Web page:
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post #16 of 28 (permalink) Old 03-20-2015, 12:05 AM
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Murphy was an awful puppy when it came to using those sharp little teeth. I had marks all over my arms. It was a very tough time. BUT now, at almost three, he is the most gentle dog I've every owned. He is wonderful with my grandchildren. Christopher, my ten month old grandson, feeds Murphy while in the high chair. Murphy is so gentle it amazes me. Give it time as your puppy is very young and still learning. I agree keep close watch but this too shall pass I'm sure and you'll have a wonderful gentle pet.

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post #17 of 28 (permalink) Old 03-20-2015, 02:16 AM
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Yes, my golden girl was a landshark or alligator mouth, for the 1st,6mths.
Exercise yr pup before letting yr kids play with him so that some of the pinned-up energy can be released.
Always supervise their playtime and that will pass, with age.
YOU can start basic education, at home and retrieving which will also help withthe mouthing.

My Golden's slideshow:http://www.youtube.com/watch?v=j3cQhJc2LDM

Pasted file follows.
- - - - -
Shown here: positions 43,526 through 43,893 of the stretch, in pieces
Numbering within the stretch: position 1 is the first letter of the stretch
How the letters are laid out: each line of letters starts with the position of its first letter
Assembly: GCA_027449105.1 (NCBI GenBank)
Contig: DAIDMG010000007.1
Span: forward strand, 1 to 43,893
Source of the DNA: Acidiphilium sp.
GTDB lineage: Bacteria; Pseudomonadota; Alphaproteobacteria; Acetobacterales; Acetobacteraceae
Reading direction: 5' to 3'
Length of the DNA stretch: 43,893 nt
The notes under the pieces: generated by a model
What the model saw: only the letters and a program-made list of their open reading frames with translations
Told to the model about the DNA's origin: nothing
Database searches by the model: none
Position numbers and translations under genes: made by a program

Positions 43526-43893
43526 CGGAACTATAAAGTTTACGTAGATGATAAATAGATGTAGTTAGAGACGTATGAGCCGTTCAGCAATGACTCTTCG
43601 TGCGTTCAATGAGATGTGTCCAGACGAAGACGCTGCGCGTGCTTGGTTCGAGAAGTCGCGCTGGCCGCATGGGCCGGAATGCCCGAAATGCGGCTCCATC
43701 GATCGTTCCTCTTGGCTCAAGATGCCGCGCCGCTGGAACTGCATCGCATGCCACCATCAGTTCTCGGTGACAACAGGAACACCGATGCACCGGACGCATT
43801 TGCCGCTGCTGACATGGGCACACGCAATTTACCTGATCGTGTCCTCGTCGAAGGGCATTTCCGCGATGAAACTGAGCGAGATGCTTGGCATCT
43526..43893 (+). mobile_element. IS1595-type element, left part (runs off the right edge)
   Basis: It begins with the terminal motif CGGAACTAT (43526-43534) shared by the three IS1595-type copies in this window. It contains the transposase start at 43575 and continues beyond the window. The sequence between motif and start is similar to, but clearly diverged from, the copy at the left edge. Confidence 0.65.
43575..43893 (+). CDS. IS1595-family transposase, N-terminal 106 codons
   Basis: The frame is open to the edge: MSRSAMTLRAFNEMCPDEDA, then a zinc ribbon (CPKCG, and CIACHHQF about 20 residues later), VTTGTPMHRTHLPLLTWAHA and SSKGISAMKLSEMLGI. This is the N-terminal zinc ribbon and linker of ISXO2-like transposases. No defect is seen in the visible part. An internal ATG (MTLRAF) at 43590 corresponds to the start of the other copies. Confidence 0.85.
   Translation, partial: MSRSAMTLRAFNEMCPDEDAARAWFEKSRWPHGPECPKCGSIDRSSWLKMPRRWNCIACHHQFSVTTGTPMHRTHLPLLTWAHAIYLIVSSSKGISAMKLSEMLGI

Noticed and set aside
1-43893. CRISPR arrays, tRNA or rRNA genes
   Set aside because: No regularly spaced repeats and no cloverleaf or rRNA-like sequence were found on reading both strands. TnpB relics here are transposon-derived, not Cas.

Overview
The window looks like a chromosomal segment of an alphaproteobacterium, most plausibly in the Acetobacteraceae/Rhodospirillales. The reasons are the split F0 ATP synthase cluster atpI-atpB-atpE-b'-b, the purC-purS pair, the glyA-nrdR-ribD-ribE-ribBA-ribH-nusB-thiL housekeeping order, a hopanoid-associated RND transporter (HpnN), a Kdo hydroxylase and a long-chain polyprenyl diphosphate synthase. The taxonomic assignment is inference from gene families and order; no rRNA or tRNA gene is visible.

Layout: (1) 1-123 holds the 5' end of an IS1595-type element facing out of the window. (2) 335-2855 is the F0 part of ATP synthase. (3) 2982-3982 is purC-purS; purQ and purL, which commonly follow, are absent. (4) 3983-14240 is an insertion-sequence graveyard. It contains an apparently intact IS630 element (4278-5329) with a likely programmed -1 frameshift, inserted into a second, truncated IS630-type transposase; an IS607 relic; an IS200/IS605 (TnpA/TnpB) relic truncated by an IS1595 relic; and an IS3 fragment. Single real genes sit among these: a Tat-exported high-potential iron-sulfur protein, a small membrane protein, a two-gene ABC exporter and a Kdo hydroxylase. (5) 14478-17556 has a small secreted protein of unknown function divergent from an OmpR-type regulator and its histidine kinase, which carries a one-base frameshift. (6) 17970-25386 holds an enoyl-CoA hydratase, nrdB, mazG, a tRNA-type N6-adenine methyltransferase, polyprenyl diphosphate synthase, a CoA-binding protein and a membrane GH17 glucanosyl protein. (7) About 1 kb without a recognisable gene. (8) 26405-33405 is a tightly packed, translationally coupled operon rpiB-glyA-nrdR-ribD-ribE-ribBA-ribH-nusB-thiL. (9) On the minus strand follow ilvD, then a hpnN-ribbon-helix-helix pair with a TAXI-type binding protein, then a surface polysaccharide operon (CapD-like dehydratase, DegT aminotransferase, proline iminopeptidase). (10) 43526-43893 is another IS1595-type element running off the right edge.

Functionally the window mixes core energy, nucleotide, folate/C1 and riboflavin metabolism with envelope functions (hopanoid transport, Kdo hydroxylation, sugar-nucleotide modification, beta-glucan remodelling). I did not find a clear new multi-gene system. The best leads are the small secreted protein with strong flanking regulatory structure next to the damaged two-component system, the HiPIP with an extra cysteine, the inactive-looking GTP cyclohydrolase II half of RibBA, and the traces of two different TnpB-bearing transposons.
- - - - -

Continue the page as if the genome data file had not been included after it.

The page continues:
My Hovawart's slideshow:http://www.youtube.com/watch?v=Uh_1toD6xtc
If you don't like a wet,shedding dog,don't get a golden or a Hovawart!.
RIP,My Beloved Priska & Titus!.
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post #18 of 28 (permalink) Old 03-20-2015, 04:17 AM
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No kids in our house, but I'd like to share how my puppy's going so it'll give you some hope!
Sunny was a biter and I can honestly say I cried everyday for first two weeks. I STILL have bloody scratches, scars and bruises all over. Whenever I laid down on the floor even just sat on the floor, he'd jump and try to bite my face and hair. He'd go for my ankles all. the. time. I tried yelping, saying NO, redirecting, bitter spray on me and timeouts and it seemed like nothing worked.
But, I noticed a dramatic decrease in biting at 12 weeks, but then it got worse again. He's now 15 weeks old and he has hardly been biting for the last 10 days! He is obsessed with all his different toys and will go for them, so always try to redirect. I can lay on the floor now and sometimes cuddle him without getting mauled. I thought it'd never get better, but it has improved tremendously. It'll probably get bad again in later teething phase, but for now it's great. Hang in there!!
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post #19 of 28 (permalink) Old 03-20-2015, 01:14 PM
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I have a young 3 y.o. (birthday in Dec.)

It is IMPOSSIBLE to keep them safe even if you are within arm's reach. A nip can happen instantly-- dogs react much more quickly than we do!